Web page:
Every now and then I dig into the archives looking for unseen things we shot but never shared, and I recently discovered these photos from our jaunt through Alfred, North Dakota in 2012. Some of these are alternate angles and shots and some other stuff we haven’t posted before.Continue reading “Photos from the vault: Alfred, North dakota”
As we ventured toward Minot for a book signing event in 2014, we decided we would try to sneak in some shooting time at a few different locations along the drive, but this particular place was not a place we knew about beforehand — we just happened to drive right by it, on highway 30 in Albert Township, just north of Maddock, North Dakota and couldn’t pass up such a picturesque church. The best places are always the places we discover by accident.Continue reading “A Second Immanuel Lutheran Church”
Tyner’s derelict pioneer cemetery is all that remains of a rural settlement in Pembina County once known as Tyner. Cemeteries are not something we usually feature as an entity all their own, primarily because there are plenty of websites out there which focus on cemeteries and family history already. However, Terry visited Tyner Cemetery in August of 2012 to photograph the headstones for some of his wife’s family — the McCurdy’s — and was moved by the solitude of the site.
Short Creek Church is in northern Burke County, a short drive southwest of Portal, North Dakota, and just over three miles from the US/Canada border. If I’m not mistaken, it was a Lutheran Church for its entire active life, and served a congregation of many Scandinavian immigrants, and settlers of German ancestry as well.
I’m not sure when they stopped holding regular services in Short Creek Church. If you know, please leave a comment below.Continue reading “Short Creek Church & Cemetery”
Officially, this church is now known as Susan Webb Hall Memorial Congregational Church. It once served Elbowoods, North Dakota, a town now-submerged under Lake Sakakawea, as part of the Fort Berthold Indian Mission which dates back to the 1870s.
Update: This church was reportedly burned by an arsonist in 2019.
Norway Lutheran Church is in Nelson County, forty-three miles southeast of Devils Lake, not far from the valley where the Sheyenne River carves its way through the North Dakota landscape. Terry and I were on an adventure to photograph old steel automobile bridges, but as always, we were scanning the countryside for other abandoned things and roadside curiosities to shoot. As we traveled down a gravel road, Terry spotted a weathered steeple sticking up above the treeline, and we made a short detour to this place.Continue reading “Sunday Morning on the Prairie at Norway Lutheran Church”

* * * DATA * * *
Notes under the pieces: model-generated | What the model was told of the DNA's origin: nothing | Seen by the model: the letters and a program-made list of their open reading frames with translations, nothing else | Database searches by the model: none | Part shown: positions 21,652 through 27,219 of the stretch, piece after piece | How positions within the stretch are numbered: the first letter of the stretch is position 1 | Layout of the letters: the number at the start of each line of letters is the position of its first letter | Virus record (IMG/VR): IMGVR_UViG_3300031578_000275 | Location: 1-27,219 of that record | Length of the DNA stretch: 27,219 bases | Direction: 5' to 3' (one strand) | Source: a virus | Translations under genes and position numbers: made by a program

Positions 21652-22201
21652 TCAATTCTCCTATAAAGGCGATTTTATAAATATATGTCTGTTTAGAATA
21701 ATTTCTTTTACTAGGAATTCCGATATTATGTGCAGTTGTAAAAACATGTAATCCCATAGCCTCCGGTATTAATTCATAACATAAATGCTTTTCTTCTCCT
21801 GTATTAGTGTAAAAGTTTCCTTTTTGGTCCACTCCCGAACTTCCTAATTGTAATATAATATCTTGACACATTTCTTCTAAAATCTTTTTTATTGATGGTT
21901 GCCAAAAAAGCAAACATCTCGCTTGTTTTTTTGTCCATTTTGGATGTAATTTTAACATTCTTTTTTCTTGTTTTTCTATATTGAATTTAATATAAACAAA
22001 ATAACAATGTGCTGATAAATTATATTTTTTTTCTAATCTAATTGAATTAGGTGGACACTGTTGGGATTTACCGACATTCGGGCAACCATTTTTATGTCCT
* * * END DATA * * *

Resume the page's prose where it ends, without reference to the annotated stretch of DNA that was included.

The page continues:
The majestic and abandoned North Grand Church is in Adams County, ten miles southwest of Hettinger and just a mile north of the South Dakota border. It served this barely-populated part of the county for sixty years, from 1909 to 1969.
I would describe this church as brick, although I’m not sure that’s the correct term. The blocks are Continue reading “The Majestic and Abandoned North Grand Church”
This is Neuburg Congregational Church, in Hettinger County, rural Mott. The church, which is quite remote, nearly 25 miles from the nearest town, was built in 1925 and it was placed on the National Register of Historic Places in 2007.
We visited Neuburg Congregational Church in July of 2014. The sky was thick with haze from forest fires (in Washington, Oregon, or Canada, depending on who you ask) which lent some weirdness to the look of the sky. The light changed by the minute.Continue reading “Neuburg Congregational Church”
In 2004, a visitor to our website suggested a list of places we should investigate in the southwest corner of the state, a list I recall mostly from memory — DeSart, Pierce, Shollsmade, Hume, Ranger, Mound, Bessie. Back then, we had very little luck finding much on many of these places. Most of them were rural post offices where no development occurred, and another site visitor told us that nothing remained of DeSart, so we didn’t give it much more thought.Continue reading “The Last of DeSart, North Dakota”